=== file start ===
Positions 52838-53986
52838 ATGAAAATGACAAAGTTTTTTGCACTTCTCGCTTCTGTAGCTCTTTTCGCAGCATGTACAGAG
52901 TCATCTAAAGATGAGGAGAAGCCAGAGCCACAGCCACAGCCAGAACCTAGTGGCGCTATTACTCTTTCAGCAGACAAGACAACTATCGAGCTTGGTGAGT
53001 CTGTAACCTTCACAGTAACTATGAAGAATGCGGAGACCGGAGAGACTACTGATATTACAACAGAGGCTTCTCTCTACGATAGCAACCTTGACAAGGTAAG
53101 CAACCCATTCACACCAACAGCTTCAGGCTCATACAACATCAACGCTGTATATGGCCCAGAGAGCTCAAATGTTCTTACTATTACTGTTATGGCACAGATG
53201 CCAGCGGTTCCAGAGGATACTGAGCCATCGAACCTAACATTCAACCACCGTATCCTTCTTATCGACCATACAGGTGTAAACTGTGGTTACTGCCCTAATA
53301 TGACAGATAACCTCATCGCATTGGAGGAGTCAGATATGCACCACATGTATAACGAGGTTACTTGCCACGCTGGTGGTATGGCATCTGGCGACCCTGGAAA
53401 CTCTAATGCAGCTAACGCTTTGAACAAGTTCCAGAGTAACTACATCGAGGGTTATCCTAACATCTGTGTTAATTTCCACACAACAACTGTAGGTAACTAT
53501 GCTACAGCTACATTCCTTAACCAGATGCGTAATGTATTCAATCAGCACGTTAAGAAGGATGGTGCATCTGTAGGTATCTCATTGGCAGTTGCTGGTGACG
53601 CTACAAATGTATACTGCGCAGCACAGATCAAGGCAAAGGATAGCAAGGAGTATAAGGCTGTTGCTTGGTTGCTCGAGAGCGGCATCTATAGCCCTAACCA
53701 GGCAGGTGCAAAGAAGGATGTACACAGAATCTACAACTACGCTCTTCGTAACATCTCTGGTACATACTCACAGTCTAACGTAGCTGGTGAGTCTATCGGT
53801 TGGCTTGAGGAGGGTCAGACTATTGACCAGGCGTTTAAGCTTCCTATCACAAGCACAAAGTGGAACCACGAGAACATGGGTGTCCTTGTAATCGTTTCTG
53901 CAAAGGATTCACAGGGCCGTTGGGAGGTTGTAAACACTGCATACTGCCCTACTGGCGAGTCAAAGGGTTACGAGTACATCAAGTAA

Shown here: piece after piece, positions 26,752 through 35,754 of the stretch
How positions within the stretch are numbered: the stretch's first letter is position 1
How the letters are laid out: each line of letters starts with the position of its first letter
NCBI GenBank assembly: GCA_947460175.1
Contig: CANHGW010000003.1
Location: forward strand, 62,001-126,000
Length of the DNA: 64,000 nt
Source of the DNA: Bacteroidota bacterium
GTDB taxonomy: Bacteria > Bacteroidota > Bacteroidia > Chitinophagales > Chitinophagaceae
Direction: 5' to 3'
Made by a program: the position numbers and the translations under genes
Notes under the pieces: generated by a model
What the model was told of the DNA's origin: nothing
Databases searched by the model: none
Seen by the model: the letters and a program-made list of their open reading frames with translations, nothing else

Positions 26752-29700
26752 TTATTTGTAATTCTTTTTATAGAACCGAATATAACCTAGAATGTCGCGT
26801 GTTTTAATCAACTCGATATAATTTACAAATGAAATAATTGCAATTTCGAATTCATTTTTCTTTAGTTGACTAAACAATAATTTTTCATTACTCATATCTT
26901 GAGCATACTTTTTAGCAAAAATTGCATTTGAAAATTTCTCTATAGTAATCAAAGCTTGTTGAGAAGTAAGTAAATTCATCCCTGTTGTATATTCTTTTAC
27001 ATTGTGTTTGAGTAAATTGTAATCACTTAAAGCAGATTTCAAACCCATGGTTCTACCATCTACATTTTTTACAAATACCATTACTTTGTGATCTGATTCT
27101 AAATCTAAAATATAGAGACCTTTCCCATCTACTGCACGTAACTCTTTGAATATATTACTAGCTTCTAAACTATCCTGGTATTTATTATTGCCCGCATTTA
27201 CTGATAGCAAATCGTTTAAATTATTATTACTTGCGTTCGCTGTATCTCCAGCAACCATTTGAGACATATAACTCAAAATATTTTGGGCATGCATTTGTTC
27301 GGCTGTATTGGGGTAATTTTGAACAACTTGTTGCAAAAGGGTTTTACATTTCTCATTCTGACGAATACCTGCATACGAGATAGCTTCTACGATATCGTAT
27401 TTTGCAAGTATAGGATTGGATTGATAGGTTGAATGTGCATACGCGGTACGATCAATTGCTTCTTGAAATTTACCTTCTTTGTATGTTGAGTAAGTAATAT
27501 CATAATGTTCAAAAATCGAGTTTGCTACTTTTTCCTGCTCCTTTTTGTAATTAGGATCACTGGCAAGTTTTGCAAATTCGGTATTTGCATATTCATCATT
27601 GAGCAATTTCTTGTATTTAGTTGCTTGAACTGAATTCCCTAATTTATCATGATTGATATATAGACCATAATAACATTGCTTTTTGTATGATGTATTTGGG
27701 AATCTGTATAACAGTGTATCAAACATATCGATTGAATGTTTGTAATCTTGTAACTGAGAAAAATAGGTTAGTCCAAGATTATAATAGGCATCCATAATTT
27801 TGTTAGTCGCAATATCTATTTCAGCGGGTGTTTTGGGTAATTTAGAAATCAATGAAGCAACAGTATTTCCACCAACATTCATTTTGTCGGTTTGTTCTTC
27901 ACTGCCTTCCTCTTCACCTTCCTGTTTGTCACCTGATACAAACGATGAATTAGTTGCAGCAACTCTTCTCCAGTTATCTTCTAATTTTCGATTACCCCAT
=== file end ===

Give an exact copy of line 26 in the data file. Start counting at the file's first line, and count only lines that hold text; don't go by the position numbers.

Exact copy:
What the model was told of the DNA's origin: nothing